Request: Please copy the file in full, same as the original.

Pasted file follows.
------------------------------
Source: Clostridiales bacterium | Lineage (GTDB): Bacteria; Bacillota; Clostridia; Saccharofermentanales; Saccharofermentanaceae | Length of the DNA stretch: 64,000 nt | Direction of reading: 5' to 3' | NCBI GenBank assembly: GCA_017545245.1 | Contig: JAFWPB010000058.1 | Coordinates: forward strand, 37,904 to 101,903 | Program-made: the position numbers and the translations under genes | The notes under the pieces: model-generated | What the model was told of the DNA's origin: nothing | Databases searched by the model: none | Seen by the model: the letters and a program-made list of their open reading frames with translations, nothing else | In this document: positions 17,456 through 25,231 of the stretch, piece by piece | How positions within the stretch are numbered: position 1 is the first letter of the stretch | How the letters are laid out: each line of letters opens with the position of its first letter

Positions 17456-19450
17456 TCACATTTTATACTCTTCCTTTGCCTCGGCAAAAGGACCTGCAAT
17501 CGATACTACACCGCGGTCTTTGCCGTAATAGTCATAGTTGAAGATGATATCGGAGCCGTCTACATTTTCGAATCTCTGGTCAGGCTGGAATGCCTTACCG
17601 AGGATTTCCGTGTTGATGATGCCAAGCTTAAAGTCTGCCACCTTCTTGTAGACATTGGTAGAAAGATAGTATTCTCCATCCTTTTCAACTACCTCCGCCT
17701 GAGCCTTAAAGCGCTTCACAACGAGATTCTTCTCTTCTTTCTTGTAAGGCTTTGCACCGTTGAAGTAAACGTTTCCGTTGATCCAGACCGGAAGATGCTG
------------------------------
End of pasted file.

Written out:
Source: Clostridiales bacterium | Lineage (GTDB): Bacteria; Bacillota; Clostridia; Saccharofermentanales; Saccharofermentanaceae | Length of the DNA stretch: 64,000 nt | Direction of reading: 5' to 3' | NCBI GenBank assembly: GCA_017545245.1 | Contig: JAFWPB010000058.1 | Coordinates: forward strand, 37,904 to 101,903 | Program-made: the position numbers and the translations under genes | The notes under the pieces: model-generated | What the model was told of the DNA's origin: nothing | Databases searched by the model: none | Seen by the model: the letters and a program-made list of their open reading frames with translations, nothing else | In this document: positions 17,456 through 25,231 of the stretch, piece by piece | How positions within the stretch are numbered: position 1 is the first letter of the stretch | How the letters are laid out: each line of letters opens with the position of its first letter

Positions 17456-19450
17456 TCACATTTTATACTCTTCCTTTGCCTCGGCAAAAGGACCTGCAAT
17501 CGATACTACACCGCGGTCTTTGCCGTAATAGTCATAGTTGAAGATGATATCGGAGCCGTCTACATTTTCGAATCTCTGGTCAGGCTGGAATGCCTTACCG
17601 AGGATTTCCGTGTTGATGATGCCAAGCTTAAAGTCTGCCACCTTCTTGTAGACATTGGTAGAAAGATAGTATTCTCCATCCTTTTCAACTACCTCCGCCT
17701 GAGCCTTAAAGCGCTTCACAACGAGATTCTTCTCTTCTTTCTTGTAAGGCTTTGCACCGTTGAAGTAAACGTTTCCGTTGATCCAGACCGGAAGATGCTG